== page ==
volumetric video of a (jazz) performance

For my PhD research, I’ve been bouncing ideas around for how to volumetrically capture a performance or classroom session in 3D, and then layer on additional contextual data (interactions between participants, connections, info from dramaturgy, info from SoTL, etc.).

This NEBULA experimental jazz video by Marcin Nowrotek kind of gets at some of what’s in my head. Imagine this, showing a group of students collaborating in an active learning session, and instead of notes/percussion visualizations, some kind of representation of how they are interacting etc… Also, since it’s all in 3D, imagine being able to interact with the recording in 3D using fancy goggles.

Thanks to BoingBoing for the link!

Introducing the new look for D2L at UCalgary

We’re getting ready to roll out the new “Daylight” interface for D2L, which will go live on May 4, 2018. The biggest benefit is a responsive design, which will make the experience on mobile devices much, much better. And, it will also make it more usable through screen readers and other accessibility devices. Also, it’s very shiny.

I’ve given versions of this intro many times in committee meetings, and it’s time to have a quick video version so we can just email people a link. So, after spending a few minutes in our beautiful new audio booth, and a couple of hours messing around with Camtasia

This (or a less cringeworthy version of it) will likely get posted as an embedded video in a News item on our main D2L server sometime before May 4, so all people who use D2L will get to see the new interface before it becomes active.

The Tyranny of Convenience – The New York Times

A good article by Tim Wu in the New York Times, on the effects of convenience.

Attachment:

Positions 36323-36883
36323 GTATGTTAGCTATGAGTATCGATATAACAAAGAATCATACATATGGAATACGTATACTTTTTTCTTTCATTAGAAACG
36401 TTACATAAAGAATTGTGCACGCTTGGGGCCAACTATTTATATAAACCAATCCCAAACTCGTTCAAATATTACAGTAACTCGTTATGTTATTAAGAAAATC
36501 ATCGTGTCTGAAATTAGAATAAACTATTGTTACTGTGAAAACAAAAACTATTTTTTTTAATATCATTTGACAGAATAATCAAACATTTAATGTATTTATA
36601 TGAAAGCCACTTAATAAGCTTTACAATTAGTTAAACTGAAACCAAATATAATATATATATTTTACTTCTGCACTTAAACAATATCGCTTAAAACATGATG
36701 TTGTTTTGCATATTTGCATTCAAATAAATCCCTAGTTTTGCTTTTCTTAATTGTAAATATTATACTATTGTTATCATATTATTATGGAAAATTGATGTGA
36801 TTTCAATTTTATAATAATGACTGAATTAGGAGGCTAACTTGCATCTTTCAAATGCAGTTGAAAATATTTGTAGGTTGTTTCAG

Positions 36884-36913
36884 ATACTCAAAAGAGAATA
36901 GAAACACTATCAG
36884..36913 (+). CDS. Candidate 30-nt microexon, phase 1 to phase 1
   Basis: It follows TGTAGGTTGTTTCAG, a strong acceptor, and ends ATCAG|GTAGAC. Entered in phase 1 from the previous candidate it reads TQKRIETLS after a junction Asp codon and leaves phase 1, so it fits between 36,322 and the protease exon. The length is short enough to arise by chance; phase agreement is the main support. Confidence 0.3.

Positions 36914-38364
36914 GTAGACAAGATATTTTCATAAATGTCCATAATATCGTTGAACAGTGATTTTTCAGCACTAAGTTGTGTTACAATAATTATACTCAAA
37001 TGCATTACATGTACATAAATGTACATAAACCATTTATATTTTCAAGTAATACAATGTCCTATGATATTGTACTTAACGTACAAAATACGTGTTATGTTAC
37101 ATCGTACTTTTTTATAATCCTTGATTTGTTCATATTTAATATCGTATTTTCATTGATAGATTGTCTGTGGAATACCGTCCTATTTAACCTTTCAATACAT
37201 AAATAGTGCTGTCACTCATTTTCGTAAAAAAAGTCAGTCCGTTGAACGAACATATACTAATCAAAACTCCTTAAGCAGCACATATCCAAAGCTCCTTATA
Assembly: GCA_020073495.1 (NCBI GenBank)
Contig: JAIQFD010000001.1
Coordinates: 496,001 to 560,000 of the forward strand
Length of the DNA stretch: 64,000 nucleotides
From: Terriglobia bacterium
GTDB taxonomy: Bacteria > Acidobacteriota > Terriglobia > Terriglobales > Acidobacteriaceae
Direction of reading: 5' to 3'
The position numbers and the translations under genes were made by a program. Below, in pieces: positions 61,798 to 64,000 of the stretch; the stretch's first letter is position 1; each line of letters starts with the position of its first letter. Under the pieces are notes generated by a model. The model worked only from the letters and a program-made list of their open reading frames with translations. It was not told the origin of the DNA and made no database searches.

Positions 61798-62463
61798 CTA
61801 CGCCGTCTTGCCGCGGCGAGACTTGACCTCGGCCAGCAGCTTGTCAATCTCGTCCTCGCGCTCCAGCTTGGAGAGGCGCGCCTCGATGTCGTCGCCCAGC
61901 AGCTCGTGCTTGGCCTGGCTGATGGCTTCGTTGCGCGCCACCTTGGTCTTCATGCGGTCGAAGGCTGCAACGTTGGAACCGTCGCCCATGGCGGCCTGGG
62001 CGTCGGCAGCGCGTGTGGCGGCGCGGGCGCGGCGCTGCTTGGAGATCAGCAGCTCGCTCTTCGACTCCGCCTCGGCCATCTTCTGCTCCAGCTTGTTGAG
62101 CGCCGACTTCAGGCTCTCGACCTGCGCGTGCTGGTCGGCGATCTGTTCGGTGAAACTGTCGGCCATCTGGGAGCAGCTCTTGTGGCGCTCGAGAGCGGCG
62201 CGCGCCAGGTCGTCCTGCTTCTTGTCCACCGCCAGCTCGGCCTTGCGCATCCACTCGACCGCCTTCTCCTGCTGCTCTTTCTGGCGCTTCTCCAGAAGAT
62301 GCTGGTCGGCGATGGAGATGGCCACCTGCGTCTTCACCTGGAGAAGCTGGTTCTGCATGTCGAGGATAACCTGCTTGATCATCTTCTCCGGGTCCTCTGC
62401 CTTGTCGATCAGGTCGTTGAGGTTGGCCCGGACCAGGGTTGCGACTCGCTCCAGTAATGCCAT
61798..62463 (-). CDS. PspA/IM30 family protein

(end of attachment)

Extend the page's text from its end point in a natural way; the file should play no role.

Convenience has the ability to make other options unthinkable.

And

Yet our taste for convenience begets more convenience, through a combination of the economics of scale and the power of habit. The easier it is to use Amazon, the more powerful Amazon becomes — and thus the easier it becomes to use Amazon. Convenience and monopoly seem to be natural bedfellows.

(Extend that line of thought to Twitter/Facebook vs. individually owned websites distributed across the internet as a heterogeneous and diverse culture of sharing and interacting…)

And

We are spoiled by immediacy and become annoyed by tasks that remain at the old level of effort and time. When you can skip the line and buy concert tickets on your phone, waiting in line to vote in an election is irritating.

 

Source: The Tyranny of Convenience – The New York Times

 

This is why blogging largely died out (Alan pointed out in the comments that blogging has definitely not died out, and that there are still bajillions of active blogs. Which is awesome. But it still feels different now, to my curmudgeonish self) , replaced with tweeting. This is why RSS largely died out, (also, not so much actually dying out…) replaced with algorithmic activity streams. Because it’s easier to just numbly follow a stream. This has huge implications on how we interact with each other, and how we formalize our thoughts. It’s a race to the bottom, to the easiest possible form.